I’m watching Too Late on Netflix as I write this, January 29th in the year of our Lord, 2017. I started writing about 4pm, EST.
It’s highly-stylized, it’s intensely-dialogue-driven, it’s very much a passion project-looking work, right at the edge of ostentatious and focused/personal. The movie’s a series of long single-shot scenes with little-to-no cuts/edits, told in a non-linear order. I came up with the idea to start writing this as I watch the second of the vignettes, figuring whatever comes to me will go into the keyboard.
I’m on vignette 3 of this film now, and I’m getting the sense of what’s going on here. This is, in a literary sense, a modern novella in film, nonlinear, framework but not that much flesh, just a hint of the things that could be. John Hawkes is a great actor, seeing him in this film creates a really great sense of someone who’s there when he’s active, unnoticed when he’s not active. I think you know what I mean, a character who rolls in, who’s invisible until he’s active, but not in a way that implies some level of superhuman blending-in. He’s not Jason Bourne, but maybe more like a sensitive version of The Continental Op and Mike Hammer, which could possible make a connection to Marlowe, though Marlow is a character that’s hard to try to reach towards.
Hawkes is playing the guitar in this scene, and now, we’re at a classic movie theater. Man, this is definitely one of those “spirit of (a particular place in) LA” movies, which isn’t necessarily that bad. It’s something I think of as a shadow of Chinatown, not the movies and the glamor, but not necessarily the “working-class” element either, at least not a surface-honest one either. It’s a barely-above-the-surface hustler class, which can make for interesting work to appreciate and really are in.
I’m starting to get the full scope of the narrative, but at this point, I kind of like it enough to not really need it, and just appreciate the film itself. The whole one-long-shot-per-scene thing is growing on me.
That’s a good twist. I’ll admit, I didn’t see that coming, but I can be dense like that, I guess.
This is the bit that I write after I watched the movie.
I mentioned this above, and it’s a comparison that I don’t really like to do in any serious sense because A) books and movies are two completely separate forms of art and B) in this case, I feel like not enough people know what a novella actually is these days for the comparison to be actually workable in a consistent setting, but I liked the novella atmosphere of this film. It reminded me, in particular, of a less-focused and less-linear version of Comfort To The Enemy and Other Carl Webster Stories, an Elmore Leonard book (who I mention almost pathologically when talking about noir/crime/mystery in film) that combines a short novella, the titular one, with some short stories within that “universe” of the character.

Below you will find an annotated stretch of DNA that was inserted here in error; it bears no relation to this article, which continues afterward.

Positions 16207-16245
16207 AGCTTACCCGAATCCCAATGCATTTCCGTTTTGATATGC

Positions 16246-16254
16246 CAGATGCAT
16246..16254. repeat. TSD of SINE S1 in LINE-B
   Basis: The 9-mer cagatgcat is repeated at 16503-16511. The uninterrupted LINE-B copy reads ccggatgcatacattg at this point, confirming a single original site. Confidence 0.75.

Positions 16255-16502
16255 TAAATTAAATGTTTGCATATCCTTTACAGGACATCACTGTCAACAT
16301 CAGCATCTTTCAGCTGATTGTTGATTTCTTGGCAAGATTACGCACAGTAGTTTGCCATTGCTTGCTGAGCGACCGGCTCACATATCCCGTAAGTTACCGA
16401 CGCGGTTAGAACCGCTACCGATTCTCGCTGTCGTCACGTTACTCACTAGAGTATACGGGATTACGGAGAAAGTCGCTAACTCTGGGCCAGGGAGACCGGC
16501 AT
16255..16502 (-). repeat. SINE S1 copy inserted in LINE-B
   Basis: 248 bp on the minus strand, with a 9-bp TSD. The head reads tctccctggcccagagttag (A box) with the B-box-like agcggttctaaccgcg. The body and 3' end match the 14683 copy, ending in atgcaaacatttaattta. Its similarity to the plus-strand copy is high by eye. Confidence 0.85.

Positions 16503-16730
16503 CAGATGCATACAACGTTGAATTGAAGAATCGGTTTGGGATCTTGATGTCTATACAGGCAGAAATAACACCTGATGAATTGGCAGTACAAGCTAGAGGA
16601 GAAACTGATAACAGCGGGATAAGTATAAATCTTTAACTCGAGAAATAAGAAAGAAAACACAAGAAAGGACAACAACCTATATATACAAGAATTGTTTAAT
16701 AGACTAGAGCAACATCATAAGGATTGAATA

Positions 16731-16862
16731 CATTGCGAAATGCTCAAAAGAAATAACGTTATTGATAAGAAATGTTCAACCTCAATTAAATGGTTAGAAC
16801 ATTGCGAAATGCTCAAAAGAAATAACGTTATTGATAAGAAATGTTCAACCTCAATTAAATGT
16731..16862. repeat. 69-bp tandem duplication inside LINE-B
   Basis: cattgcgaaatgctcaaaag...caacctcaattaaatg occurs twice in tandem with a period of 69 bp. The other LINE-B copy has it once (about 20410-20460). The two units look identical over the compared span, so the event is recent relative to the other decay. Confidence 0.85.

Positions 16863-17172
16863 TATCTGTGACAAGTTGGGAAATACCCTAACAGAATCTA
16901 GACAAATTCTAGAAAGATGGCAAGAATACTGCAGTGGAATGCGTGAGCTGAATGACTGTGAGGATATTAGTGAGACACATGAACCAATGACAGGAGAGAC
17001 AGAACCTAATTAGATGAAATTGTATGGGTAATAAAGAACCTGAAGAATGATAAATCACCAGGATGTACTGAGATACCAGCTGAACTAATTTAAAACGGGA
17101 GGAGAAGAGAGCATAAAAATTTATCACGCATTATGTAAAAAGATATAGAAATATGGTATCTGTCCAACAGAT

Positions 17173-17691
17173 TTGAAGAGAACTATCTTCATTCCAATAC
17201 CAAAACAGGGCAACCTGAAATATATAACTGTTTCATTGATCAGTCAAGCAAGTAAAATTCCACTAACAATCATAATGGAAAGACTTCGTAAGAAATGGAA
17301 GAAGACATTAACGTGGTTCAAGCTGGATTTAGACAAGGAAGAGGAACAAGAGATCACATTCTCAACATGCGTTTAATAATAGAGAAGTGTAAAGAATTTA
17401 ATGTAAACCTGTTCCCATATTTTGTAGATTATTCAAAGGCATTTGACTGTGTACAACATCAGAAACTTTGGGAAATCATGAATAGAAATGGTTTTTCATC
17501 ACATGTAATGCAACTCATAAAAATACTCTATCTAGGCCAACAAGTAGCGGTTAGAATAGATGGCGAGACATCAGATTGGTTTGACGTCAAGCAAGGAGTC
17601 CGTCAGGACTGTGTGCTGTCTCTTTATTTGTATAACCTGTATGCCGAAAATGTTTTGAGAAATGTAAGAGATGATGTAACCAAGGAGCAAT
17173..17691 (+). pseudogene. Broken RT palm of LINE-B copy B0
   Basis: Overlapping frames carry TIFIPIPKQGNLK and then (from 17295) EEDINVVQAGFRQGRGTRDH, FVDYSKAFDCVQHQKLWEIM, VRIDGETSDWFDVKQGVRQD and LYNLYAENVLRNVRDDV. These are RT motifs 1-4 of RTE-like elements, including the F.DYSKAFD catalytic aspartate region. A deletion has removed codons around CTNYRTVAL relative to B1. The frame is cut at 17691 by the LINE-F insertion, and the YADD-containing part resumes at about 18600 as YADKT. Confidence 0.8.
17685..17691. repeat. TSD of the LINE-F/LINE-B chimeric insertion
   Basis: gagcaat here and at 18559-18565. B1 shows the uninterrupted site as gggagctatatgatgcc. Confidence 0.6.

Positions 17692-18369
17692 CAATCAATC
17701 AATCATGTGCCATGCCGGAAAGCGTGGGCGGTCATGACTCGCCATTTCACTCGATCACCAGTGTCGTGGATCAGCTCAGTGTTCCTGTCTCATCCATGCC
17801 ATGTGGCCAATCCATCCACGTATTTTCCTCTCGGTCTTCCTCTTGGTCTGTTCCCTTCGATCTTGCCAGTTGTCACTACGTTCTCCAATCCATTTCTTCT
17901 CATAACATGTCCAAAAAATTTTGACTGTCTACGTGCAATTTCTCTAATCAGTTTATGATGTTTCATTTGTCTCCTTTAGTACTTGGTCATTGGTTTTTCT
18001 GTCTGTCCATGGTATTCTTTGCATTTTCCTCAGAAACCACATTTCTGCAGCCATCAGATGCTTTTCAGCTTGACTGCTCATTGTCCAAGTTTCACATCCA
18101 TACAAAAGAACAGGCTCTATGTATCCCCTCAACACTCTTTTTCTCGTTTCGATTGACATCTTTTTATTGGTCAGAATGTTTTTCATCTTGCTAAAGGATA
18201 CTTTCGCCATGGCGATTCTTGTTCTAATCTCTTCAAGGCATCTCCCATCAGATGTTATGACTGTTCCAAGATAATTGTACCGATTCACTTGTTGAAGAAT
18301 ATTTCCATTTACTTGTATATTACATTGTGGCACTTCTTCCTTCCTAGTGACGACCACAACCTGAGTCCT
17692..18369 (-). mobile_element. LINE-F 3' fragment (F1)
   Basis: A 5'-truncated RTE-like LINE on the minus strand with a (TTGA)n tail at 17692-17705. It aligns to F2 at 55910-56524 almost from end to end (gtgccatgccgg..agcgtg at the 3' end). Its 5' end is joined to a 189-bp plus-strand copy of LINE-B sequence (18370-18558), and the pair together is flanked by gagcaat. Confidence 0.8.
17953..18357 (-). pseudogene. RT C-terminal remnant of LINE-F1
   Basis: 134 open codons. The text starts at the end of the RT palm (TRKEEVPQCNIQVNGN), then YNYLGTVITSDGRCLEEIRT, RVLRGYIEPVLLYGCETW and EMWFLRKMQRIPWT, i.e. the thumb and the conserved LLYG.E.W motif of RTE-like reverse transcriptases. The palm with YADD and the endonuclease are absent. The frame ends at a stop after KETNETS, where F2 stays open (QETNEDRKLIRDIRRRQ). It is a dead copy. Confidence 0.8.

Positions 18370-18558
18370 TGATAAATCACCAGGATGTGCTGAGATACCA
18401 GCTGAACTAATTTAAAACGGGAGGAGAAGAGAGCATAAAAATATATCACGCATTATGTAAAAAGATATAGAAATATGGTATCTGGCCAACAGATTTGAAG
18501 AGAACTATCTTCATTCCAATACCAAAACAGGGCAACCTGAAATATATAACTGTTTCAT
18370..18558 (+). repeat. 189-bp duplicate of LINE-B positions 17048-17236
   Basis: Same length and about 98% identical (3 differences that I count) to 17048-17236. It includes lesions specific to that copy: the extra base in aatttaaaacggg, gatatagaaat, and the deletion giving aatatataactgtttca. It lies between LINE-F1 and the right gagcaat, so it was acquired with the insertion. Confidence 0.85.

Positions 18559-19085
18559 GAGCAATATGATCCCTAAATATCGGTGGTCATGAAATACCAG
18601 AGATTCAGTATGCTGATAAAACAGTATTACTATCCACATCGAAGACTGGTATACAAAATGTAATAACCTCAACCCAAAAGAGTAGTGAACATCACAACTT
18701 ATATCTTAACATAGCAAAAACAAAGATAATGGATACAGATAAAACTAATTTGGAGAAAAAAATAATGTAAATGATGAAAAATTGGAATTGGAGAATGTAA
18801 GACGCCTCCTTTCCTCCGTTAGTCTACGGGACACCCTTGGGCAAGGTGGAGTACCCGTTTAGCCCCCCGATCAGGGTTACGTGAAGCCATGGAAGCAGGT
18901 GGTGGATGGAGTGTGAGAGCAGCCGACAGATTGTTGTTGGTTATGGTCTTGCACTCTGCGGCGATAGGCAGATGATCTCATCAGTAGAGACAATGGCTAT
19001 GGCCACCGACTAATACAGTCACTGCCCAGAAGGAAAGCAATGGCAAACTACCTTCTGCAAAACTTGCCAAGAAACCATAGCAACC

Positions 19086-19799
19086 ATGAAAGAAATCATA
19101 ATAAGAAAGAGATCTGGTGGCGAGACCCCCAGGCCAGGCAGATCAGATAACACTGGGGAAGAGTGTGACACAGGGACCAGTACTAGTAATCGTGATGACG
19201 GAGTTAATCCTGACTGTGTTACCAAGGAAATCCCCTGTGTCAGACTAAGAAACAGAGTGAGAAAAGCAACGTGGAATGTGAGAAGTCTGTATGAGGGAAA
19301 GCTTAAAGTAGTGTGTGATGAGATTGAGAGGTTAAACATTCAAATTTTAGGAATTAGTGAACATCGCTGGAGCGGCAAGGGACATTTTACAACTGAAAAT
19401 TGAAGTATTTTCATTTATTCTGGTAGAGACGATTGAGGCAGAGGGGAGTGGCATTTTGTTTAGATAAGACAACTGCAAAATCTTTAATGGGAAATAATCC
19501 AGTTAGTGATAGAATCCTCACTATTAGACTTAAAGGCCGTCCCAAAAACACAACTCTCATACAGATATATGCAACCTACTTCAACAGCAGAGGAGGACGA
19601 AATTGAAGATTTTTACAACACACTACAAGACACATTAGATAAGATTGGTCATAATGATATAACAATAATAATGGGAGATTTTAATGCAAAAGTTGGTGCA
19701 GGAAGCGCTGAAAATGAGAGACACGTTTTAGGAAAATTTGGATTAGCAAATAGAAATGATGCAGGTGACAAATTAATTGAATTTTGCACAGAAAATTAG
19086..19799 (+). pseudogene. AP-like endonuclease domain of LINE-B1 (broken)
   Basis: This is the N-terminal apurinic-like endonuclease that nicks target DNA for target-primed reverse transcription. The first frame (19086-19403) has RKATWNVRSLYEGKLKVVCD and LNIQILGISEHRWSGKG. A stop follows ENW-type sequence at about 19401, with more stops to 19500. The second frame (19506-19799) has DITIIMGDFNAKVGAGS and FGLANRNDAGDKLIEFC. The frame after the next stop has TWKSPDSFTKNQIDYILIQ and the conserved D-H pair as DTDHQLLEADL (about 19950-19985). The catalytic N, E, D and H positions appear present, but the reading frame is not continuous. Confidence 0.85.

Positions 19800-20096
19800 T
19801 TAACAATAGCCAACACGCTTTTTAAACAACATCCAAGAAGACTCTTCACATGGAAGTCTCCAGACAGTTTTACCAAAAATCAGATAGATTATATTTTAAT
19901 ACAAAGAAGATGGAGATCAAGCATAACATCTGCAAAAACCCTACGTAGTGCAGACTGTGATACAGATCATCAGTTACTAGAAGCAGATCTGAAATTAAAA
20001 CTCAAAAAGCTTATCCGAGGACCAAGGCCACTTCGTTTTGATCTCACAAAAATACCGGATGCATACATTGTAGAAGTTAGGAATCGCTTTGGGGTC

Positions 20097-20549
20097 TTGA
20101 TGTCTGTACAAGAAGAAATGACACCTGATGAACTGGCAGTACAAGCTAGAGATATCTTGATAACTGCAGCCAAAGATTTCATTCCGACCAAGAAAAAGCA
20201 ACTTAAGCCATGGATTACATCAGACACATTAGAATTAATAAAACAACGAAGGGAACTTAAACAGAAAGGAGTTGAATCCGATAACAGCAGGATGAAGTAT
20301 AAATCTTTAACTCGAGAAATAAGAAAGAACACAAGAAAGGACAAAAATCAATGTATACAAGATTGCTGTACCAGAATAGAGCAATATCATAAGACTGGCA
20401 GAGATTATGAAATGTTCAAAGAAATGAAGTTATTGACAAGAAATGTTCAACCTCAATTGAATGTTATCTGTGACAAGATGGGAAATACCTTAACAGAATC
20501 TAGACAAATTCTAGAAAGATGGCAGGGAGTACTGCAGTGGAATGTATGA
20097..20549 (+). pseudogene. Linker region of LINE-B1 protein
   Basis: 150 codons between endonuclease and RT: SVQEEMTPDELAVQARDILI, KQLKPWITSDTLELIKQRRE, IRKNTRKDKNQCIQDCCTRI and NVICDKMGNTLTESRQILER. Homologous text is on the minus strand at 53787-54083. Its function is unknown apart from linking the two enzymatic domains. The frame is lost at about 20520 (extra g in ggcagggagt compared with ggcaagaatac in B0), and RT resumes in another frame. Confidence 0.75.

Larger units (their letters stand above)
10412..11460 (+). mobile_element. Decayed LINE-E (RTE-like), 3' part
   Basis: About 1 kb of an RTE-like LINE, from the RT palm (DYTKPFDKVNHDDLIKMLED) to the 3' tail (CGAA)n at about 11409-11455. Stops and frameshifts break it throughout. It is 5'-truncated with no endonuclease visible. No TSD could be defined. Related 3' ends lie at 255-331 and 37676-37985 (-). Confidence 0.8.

Fun fact, I basically tried to rip off Leonard and Comfort… when I wrote Running The Train…and Other Stories, which is basically the same thing (one longer short story and a few short minis, flash fiction almost, in the same world). I even did the same thing of making the longer work in the collection the title of the book, “Running The Train.”
It fits though, because novellas, with their micro-version of full novels that push beyond the simplicity of the short story but don’t entirely flesh out a narrative, which focus more on building something out of clever scenes (if they’re good), and which work best when they can loosely tie a collection of work together into something that might be a narrative, are good. Even if it doesn’t become a fuller narrative though, it’s OK, because modern literature works just as well in what it started from, the idea that we can simply write about life, and all the out-of-order nonsense that we encounter ever single day. The day is snippets, it your to-do-list done out of order, it’s incomplete and the resolution at the end is just getting things done, getting to the end without a reward.
Maybe a cold beer is your reward at the end of the day, or maybe making things better for someone else, even yourself.
Some days you can’t make anything better though, you can make things right. Which, ultimately, seems to be the goal of Too Late. It might be too late, but maybe, just maybe, you can make it right, even if it doesn’t make sense to anyone else.
It’s probably the most noir of noir sentiments and I appreciate an honesty about that. Noir is harsh, crime and mystery stories are hard and cruel, because they reflect a world where cruelty and hardness happen in random fits and bursts. It’s also full of unfulfilling moments, where we try to get something in, one last hit, even though it’s futile. That last hit though, it can feel good for a second, a second that sometimes human beings need.
This is the end of the essay but it was written before I get to the rest of the scenes, written because the idea for the end has come before I finish watching the movie itself. Not done writing the whole essay before I got this ending in, either. I don’t know if I liked this, because I don’t know what to make of work that has large and non-satisfying but ultimately, nourish endings almost immediately at the beginning. Not RIGHT at the beginning though, which somewhat lessons that ending’s impact.
In terms of stylized noir, nu-noir, non-nu noir in that weird area of between the years of 1980 and 2012 though, Too Late captures a weird crossover sub-sect of America, not the noir of Chandler, which is tragic, ultimately. It’s the noir of Leonard, which I appreciate in its daily-life patter.
I think sometimes, appreciation of a thing is a lot better than outright loving something.